We must protect our forests: they provide us with clean water and air, give us food, medicine and resources like timber, and are a habitat for the majority of the world’s birds and animals. This is why we are committed to sourcing our viscose from FSC-certified and audited forests. 

  • Ancient and endangered forests are defined as ‘intact forest landscape mosaics, naturally rare forest types, forest types that have been made rare due to human activity and/or forests that are ecologically critical for the protection of biological diversity’ (10)
  • Key endangered forests include: the Canadian and Russian Boreal Forests; the Coastal Temperate Rainforests of British Columbia, Alaska and Chile; and the tropical forests and peatlands of Indonesia, the Amazon and West Africa. 

Humankind and ecosystems are strongly interrelated in a multitude of ways. Direct and indirect benefits from ecosystems are known as ecosystem services.

United Nations

Our viscose supply chain 

By partnering with Canopy, we can assess all available suppliers on a ‘scorecard’ and select our preferred suppliers based on chemical assessments; we avoid those that are flagged as chemically and water intensive.  

Our viscose supply chain is proudly transparent and entirely traceable. All of our viscose comes from Europe or the US. 

The process begins at a forest level. Trees are grown and managed in accordance with the Forest Stewardship’s forest management standard, preventing deforestation and protecting biodiversity, while engaging local and Indigenous communities. 

Next, the wood gets turned into pulp and becomes a fibre. This is spun into yarn and then eventually crafted into viscose. 

We have two preferred viscose suppliers that reach high social and environmental standards, as well as methods to reduce chemical and water use throughout production 

  • ENKA®: our ENKA® wood pulp originates in the US from private, trusted landowners – fully traceable down to the state. The wood pulp is processed in Germany and then continues along our supply chain in Italy 
  • LENZING®: our LENZING® wood pulp is from Europe and is processed in Austria before continuing along our supply chain in Italy 
  • BAILU®: our BAILU® wood pulp comes from Europe and is post-consumer recycled cellulose pulp. 

Measuring the impact of viscose 

After realising that there was little data available about the environmental impacts of Man-Made Cellulose Fibres (MMCF) production, we commissioned our own study. 

In 2017, we released the results of a new Life Cycle Assessment (LCA) – an internationally recognised, scientific methodology comparing the environmental performance of 10 different raw material sources of MMCFs, including viscose. 

This was the first time a comparative LCA had ever been commissioned to evaluate global sourcing scenarios for 10 MMCF supply chains. The study examined a broad range of environmental issues, from the time raw materials are obtained from forests, through to the production of viscose and other MMCFs.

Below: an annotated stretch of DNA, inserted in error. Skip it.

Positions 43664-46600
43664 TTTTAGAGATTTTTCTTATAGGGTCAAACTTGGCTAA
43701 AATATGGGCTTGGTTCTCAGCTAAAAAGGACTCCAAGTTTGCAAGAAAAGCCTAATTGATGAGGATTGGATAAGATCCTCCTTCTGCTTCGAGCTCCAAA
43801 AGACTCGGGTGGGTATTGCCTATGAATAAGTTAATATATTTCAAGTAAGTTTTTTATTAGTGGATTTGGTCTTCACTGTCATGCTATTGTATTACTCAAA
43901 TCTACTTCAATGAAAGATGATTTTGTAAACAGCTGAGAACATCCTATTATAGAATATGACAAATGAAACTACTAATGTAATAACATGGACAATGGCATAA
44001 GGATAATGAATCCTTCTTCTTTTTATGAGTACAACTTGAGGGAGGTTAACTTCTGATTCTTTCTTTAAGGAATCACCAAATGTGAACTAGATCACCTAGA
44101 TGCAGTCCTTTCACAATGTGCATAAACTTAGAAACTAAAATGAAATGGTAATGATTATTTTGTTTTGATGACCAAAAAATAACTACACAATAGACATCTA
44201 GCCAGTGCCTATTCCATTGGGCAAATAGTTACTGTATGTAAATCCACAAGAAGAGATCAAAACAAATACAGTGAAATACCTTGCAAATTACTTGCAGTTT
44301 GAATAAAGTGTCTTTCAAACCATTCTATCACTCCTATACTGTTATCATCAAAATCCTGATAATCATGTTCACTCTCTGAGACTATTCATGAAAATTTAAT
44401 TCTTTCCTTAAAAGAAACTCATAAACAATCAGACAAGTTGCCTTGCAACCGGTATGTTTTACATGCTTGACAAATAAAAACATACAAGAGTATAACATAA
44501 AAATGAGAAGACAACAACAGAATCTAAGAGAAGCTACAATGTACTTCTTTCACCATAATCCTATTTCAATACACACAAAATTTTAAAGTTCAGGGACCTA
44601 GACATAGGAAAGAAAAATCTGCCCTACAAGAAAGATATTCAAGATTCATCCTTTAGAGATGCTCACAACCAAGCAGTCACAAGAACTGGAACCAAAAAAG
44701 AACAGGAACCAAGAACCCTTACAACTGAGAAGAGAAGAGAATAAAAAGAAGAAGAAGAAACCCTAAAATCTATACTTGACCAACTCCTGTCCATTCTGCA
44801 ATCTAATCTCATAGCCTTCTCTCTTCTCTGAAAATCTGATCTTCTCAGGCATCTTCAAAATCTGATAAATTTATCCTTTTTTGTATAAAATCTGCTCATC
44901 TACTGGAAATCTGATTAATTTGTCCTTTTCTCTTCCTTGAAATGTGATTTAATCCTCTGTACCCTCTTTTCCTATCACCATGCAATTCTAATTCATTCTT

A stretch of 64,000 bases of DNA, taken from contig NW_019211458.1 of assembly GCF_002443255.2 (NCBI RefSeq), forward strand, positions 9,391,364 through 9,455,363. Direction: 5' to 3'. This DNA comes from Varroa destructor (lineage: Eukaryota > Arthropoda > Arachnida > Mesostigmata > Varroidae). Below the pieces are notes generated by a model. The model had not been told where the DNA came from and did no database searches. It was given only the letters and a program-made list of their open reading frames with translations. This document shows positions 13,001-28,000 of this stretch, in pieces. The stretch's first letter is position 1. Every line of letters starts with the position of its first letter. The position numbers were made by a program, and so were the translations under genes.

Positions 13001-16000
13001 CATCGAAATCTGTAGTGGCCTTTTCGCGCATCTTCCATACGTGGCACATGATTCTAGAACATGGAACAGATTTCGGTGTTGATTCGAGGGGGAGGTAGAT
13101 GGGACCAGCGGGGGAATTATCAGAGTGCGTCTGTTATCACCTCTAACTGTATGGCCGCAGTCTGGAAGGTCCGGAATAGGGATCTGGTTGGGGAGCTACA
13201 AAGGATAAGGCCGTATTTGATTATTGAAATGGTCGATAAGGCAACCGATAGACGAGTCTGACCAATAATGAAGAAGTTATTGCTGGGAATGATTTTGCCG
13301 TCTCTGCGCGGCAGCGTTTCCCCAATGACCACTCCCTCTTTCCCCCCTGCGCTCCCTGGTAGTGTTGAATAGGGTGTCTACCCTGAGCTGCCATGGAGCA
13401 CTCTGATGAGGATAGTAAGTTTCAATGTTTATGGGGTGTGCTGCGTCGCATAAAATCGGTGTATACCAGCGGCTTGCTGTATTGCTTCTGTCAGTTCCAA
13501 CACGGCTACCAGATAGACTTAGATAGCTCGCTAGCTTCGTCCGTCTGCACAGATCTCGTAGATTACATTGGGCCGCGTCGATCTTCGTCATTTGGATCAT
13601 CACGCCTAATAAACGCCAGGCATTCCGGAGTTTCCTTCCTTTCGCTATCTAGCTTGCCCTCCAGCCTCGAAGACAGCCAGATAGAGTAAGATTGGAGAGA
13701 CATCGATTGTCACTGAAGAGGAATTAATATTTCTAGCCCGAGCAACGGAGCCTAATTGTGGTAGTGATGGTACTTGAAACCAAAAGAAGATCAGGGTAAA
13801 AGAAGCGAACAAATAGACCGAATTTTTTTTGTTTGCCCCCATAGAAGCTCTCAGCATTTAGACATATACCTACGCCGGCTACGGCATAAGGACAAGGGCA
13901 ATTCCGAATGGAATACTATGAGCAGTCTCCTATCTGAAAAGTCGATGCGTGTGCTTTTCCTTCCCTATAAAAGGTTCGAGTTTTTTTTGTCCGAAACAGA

The study helps ensure our products are free from fibres derived from ancient and endangered forests. More importantly, we hope it will serve as an informative and guiding tool for the industry. Our aim in conducting this research was to help bring attention to the impact that MMCF sourcing can have on the world’s forests, species and freshwater, as well as our global climate and human health. 


The future of viscose 

While our forest-friendly viscose is kinder to Mother Earth, our fellow creatures and people, viscose is still virgin wood pulp – requiring trees to be cut down. Ecosystems cannot fully be replaced simply by replanting trees. 

It is our Stella vision to eventually shift away from virgin wood pulp inputs entirely. We believe the future of viscose in fashion is about using Nex-Gen and recycled inputs – like agricultural waste and post-consumer textiles – to make viscose and displace the role of virgin tree pulp. We want to tread even lighter on our planet and we are working hard to get there. 

Viscose material innovations 

Evrnu® and NuCycl™  

Evrnu® are a US-based start-up that have developed a game-changing technology that transforms cotton waste into cellulose – NuCycl™ is a new engineered fibre crafted consciously from liquefied cotton waste. 

We believe that solutions like NuCycl™ are key to innovating the future of fashion. The fashion industry only recycles an estimated 1% of garments and only 12% of textiles get a second life11


Further support for our forests 

In the run-up to our Winter 2019 show, we launched our #ThereSheGrows campaign –, raising awareness about the deforestation of the Leuser Forest in Sumatra, Indonesia. This is the last place on Earth where elephants, tigers, orangutans and rhinos live side by side. We invited supporters to make a dedication to a loved one and, in return, we donated to Canopy to help them protect the Leuser Ecosystem and endangered forests around the world. 

In 2021, our travelling exhibit “Future of Fashion: An innovation conversation with Stella McCartney” represented the fashion industry at COP26. At this global platform, we showcased the limitless possibilities of material innovation, spotlighting plant-based fibres like our forest-friendly viscose and regenerative cotton, Bolt Threads’ Mylo™️ mycelium-based animal leather alternative –, as well as regenerated materials crafted from waste. 

Which of the United Nations’ Sustainable Development Goals does our viscose supply chain and sourcing support? 

  • Goal 6: Clean Water and Sanitation 
  • Goal 8: Decent Work and Economic Growth 
  • Goal 9: Industry, Innovation and Infrastructure 
  • Goal 12: Responsible Consumption and Production 
  • Goal 14: Life Below Water 

Sustainably sourced wood and paper 

All of the wood used in our products comes from sustainably certified sources. The same is true for the paper we use in our offices, stores and packaging. Sustainable forestry certifications give us the assurance that the wood and paper we use will protect forests for the future. You can read more about our paper and packaging here.

1‘Sustainable Forest Management’, European Commission.
2 ‘Sustainable Forestry 101’, Rainforest Alliance.
3‘Climate Change: The effects of climate change on indigenous peoples’, United Nations.
4 Deforestation Overview, WWF.
5Deforestation Overview, WWF.
6Lands of Opportunity, The Nature Conservancy.
7CanopyStyle, Canopy Planet (
810 Deforestation Facts You Should Know About, (
9 Measuring Carbon Emissions from Tropical Deforestation, (
10‘Protecting Forests’, Canopy Planet.
11 ’Why are clothes so hard to recycle?’, BBC Future (